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Requiem (Mozart)

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The Requiem Mass in D minor ( K. 626) by Wolfgang Amadeus Mozart was composed in 1791. The requiem was Mozart's last composition, and is one of his most powerful and recognized works, not only for its music, but also for the debate over how much of the music Mozart managed to complete before his death, and how much was later composed by his colleague Franz Xaver Süssmayr.

Despite debate about how much of the music was Mozart's, the Requiem has taken a prominent place as one of Mozart's most important works.


The Requiem is divided into fourteen movements, with the following structure:

  • Introitus (Requiem aeternam)
  • Kyrie
  • Sequence:
    • Dies irae
    • Tuba mirum
    • Rex tremendae
    • Recordare
    • Confutatis
    • Lacrimosa
  • Offertory:
    • Domine Jesu Christe
    • Hostias
  • Sanctus
  • Benedictus
  • Agnus Dei
  • Communion (Lux aeterna)


The Requiem is scored for 2 basset horns in F, 2 bassoons, 2 trumpets in D, 3 trombones (alto, tenor & bass), timpani (2 drums), organ, and strings.

Composition and completion

The work is scored for soprano, alto, tenor, and bass soloists and choir, and a small classical orchestra comprising two basset horns (a type of alto {actually tenor} clarinet much favoured by Mozart throughout his career), two bassoons, two trumpets, three trombones, timpani, violins, viola and basso continuo (cello, double bass and organ). At the time of Mozart's death on 5 December 1791 he had only completed the opening movement (Requiem aeternam) in all of the orchestral and vocal parts. The following Kyrie (a double fugue), and most of the Sequence (from Dies Irae to Confutatis), is complete only in the vocal parts and the continuo (the figured organ bass), though occasionally some of the prominent orchestral parts have been briefly indicated, such as the violin part of the Confutatis and the musical bridges in the Recordare. The last movement of the Sequence, the Lacrimosa, breaks off after only eight bars and was unfinished. The following two movements of the Offertorium were again partially done -- the Domine Jesu Christe in the vocal parts and continuo (up until the fugue, which contains some indications of the violin part) and the Hostias in the vocal parts only.

In the 1960s a sketch for an Amen fugue was discovered, which some musicologists (Levin, Maunder) believe belongs to the Requiem at the conclusion of the Sequence after the Lacrimosa. H.C. Robbins Landon argues that this Amen fugue was not intended for the Requiem, rather that it "may have been for a separate unfinished Mass in D minor" to which the Kyrie K341 also belonged. There is, however, compelling evidence placing the "Amen Fugue" in the Requiem based on current Mozart scholarship. Firstly, the principal subject is comprised of the main theme of the requiem (stated at the beginning, and throughout the work) in strict inversion. Secondly, it is found on the same page as a sketch for the Rex Tremendae (together with a sketch for the overture of his last opera The Magic Flute), and thus surely dates from late 1791. The only place where the word 'Amen' occurs in anything that Mozart wrote in late 1791 is in the Sequence of the Requiem. Thirdly, as Levin points out in the foreword to his completion of the Requiem, the addition of the Amen Fugue at the end of the Sequence results in an overall design that ends each large section with a fugue.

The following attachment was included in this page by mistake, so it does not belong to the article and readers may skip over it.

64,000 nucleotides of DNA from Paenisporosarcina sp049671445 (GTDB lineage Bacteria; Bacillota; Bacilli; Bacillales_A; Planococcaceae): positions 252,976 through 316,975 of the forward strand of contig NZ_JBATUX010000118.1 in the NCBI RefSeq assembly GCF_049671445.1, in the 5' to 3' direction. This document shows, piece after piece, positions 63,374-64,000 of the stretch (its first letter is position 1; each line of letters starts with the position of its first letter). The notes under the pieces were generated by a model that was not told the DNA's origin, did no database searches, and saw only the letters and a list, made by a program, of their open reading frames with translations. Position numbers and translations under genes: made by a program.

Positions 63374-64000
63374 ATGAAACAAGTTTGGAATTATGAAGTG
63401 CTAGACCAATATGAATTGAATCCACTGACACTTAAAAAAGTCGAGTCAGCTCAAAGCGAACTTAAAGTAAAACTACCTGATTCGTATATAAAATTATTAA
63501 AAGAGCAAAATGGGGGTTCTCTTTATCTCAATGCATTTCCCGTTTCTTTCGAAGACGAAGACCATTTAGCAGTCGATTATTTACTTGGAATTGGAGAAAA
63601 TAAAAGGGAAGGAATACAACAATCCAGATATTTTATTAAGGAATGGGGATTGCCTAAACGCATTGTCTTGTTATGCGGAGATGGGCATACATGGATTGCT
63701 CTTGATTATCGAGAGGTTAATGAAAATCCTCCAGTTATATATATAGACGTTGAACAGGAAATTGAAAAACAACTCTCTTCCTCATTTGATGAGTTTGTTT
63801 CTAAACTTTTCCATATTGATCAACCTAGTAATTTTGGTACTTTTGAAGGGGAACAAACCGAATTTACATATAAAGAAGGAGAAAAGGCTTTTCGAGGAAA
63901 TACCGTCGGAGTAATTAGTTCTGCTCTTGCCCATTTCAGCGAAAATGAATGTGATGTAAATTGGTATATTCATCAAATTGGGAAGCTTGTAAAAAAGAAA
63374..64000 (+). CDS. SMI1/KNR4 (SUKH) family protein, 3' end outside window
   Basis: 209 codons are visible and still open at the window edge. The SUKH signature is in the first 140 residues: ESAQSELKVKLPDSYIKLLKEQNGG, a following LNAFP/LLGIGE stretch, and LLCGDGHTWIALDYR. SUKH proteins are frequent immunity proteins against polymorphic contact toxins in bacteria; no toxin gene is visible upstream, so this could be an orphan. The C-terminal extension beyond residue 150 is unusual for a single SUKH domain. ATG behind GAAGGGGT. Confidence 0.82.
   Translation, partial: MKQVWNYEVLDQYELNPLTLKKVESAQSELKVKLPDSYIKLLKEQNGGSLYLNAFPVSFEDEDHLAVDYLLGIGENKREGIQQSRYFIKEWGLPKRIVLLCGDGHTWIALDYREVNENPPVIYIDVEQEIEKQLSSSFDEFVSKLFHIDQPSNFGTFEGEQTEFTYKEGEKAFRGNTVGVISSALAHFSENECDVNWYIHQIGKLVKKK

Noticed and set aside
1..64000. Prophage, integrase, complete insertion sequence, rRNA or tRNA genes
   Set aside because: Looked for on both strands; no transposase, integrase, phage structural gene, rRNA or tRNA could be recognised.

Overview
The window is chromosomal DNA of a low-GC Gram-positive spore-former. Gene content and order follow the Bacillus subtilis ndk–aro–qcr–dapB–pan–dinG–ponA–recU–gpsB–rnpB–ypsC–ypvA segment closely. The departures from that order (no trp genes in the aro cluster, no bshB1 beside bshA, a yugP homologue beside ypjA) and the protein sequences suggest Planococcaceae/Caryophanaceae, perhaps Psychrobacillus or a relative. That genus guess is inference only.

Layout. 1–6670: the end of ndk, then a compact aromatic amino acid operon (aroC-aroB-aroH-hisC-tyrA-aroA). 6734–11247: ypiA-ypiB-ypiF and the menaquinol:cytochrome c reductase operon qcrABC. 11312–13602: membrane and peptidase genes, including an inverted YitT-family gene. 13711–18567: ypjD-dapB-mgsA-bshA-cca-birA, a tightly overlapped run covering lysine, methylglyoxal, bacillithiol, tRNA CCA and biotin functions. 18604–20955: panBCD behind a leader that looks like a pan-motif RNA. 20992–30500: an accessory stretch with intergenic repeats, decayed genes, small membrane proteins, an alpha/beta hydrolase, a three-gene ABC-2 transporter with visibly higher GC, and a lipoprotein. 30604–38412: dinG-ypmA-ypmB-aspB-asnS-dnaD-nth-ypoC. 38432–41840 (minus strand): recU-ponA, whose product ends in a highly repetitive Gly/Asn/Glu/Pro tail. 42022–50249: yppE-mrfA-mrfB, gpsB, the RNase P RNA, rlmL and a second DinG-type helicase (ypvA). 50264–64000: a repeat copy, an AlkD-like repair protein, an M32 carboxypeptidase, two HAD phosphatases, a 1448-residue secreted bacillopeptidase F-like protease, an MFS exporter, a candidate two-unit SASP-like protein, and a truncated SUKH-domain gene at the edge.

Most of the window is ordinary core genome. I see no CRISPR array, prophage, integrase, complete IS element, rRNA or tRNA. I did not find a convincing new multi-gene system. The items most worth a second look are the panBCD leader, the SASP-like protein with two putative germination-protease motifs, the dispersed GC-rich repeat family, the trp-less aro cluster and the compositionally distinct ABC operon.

The eccentric count Franz von Walsegg commissioned the Requiem from Mozart anonymously through intermediaries acting on his behalf. The count, an amateur chamber musician who routinely commissioned works by composers and passed them off as his own, wanted a Requiem mass he could claim he composed to memorialize the recent passing of his wife. Mozart received only half of the payment in advance, so upon his death his widow Constanze was keen to have the work completed secretly by someone else, submit it to the count as having been completed by Mozart and collect the final payment. Joseph von Eybler was one of the first composers to be asked to complete the score, and had worked on the movements from the Dies irae up until the Lacrimosa. In addition, a striking similarity between the openings of the Domine Jesu Christe movements in the requiems of the two composers suggests that Eybler at least looked at later sections. Following this work, he felt unable to complete the remainder, and gave the manuscript back to Constanze Mozart.

The task was then given to another composer, Franz Xaver Süssmayr, who had already helped the ailing Mozart in writing the score, since in his final days the composer's limbs had become extremely swollen. Süssmayr borrowed some of Eybler's work in making his completion, and added his own orchestration to the movements from the Dies Irae onward (the Kyrie was orchestrated before either Süssmayr or Eybler began their work) , completed the Lacrimosa, and added several new movements which a Requiem would normally comprise: Sanctus, Benedictus, and Agnus Dei. He then added a final section, Lux aeterna by adapting the opening two movements which Mozart had written to the different words which finish the Requiem Mass, which according to both Süssmayr and Mozart's wife was done according to Mozart's directions. Whether or not that is true, some people consider it unlikely that Mozart would have repeated the opening two sections if he had survived to finish the work completely. However, the fact that the work ends with a recapitulation of the first movement creates a work which, overall, displays characteristics of sonata form, which may help to authenticate the idea for the repetition of the first movement as the final movement. As has often been stated, Mozart was not the only composer to do this, and many requiems written before his repeat the first movement as the last. (In regular Masses a similar practice existed where the last movement, the Agnus Dei, was indicated only by the words "ut Kyrie", "as the Kyrie".)